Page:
oneaccording to Dr. Matthew Capehorn, GP and clinical director of the NHS Rotherham Institute for Obesity, as well as the Medical Director of LighterLife and a member of the Obesity Empowerment Network, is the knowledge power. "Up to 85% of type 2 diabetes is associated with poor lifestyle, such as being overweight or overweight, eating an unhealthy diet and not getting enough physical activity – all can increase the likelihood of getting the dangerous visceral fat that leads to insulin resistance. (Visceral fat is the fat that accumulates around vital organs.)
"Often people think that diabetes avoids sugar. Of course, it comes in a body struggling to cope with the level of blood sugar, which will help – but in Type 2 diabetes it is more about reducing the dangerous visceral fat, which often means that means it comes down to a healthy weight.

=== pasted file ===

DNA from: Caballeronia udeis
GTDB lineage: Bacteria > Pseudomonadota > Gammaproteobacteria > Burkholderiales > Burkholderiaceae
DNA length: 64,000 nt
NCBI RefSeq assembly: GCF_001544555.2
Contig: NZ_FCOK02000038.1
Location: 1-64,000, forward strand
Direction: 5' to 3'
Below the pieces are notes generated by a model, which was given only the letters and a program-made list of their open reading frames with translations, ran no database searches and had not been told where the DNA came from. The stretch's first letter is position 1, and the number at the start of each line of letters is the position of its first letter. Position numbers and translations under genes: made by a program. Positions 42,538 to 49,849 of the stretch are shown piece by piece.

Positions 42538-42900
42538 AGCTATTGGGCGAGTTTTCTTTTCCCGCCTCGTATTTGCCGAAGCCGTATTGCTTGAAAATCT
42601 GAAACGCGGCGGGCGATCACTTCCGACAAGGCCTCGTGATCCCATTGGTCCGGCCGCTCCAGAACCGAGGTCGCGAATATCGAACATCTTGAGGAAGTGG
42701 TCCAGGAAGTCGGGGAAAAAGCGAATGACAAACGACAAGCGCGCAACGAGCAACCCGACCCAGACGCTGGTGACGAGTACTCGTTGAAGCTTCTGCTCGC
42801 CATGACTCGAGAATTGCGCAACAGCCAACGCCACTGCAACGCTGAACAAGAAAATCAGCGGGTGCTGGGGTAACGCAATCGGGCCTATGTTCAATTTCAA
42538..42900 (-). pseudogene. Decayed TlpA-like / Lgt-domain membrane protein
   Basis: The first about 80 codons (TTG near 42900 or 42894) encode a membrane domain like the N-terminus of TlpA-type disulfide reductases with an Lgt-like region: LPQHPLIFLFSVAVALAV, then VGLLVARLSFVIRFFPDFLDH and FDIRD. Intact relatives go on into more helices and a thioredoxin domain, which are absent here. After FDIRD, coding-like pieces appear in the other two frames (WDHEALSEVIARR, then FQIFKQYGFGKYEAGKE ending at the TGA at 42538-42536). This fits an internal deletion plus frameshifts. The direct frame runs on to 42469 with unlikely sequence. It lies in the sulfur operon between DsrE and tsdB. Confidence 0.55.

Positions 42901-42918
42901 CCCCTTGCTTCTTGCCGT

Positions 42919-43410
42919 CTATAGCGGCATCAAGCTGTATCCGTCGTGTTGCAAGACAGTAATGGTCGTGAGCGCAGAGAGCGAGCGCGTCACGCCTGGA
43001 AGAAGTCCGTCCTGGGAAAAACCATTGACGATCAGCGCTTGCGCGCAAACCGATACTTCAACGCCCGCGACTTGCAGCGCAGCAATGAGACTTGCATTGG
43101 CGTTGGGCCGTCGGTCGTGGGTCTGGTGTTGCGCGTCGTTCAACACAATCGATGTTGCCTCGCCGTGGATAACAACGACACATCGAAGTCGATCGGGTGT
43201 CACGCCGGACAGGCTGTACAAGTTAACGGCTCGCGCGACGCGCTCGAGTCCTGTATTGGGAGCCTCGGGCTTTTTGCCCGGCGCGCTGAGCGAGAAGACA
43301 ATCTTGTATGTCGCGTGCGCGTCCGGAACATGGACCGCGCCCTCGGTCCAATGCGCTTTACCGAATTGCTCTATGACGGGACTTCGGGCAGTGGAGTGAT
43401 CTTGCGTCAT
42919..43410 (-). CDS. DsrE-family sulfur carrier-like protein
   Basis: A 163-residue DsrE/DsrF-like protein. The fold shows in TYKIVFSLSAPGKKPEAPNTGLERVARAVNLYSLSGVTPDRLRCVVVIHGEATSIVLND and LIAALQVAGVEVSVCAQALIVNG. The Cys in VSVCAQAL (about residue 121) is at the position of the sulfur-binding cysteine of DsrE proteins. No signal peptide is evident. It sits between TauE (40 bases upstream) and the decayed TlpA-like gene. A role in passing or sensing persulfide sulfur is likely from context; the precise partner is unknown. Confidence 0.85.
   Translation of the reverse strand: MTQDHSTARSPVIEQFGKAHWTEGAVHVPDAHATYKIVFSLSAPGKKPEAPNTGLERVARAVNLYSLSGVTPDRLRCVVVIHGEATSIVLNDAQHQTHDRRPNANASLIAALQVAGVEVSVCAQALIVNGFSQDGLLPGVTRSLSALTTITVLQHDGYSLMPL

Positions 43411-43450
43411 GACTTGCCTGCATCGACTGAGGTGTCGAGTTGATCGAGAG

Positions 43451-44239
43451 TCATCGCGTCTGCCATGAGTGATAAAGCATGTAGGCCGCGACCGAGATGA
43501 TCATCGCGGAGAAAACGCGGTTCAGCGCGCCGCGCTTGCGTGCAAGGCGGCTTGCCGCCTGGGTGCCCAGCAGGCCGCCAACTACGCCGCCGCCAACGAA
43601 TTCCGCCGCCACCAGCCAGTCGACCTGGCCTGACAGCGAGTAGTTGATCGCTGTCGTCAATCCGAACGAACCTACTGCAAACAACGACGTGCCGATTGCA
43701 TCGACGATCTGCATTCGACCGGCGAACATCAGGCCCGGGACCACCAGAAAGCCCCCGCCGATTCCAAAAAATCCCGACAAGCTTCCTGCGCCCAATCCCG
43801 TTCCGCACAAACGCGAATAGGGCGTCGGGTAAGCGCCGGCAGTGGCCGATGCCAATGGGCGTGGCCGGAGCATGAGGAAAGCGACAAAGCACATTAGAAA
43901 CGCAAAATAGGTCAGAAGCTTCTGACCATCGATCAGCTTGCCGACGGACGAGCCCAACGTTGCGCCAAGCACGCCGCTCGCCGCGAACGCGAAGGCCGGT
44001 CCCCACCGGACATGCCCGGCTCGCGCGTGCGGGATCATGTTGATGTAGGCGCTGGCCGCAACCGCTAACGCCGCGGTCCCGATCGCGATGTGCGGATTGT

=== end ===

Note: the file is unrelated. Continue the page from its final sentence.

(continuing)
"Initially, and for many years, type 2 diabetes can not have any noticeable symptoms at all, which makes it difficult to diagnose if it is not retrieved through routine health screening. Diagnosis is often a shock. Research from the International Diabetes Association shows that at the time when they diagnosed, many patients may have increased insulin resistance for up to 10 years.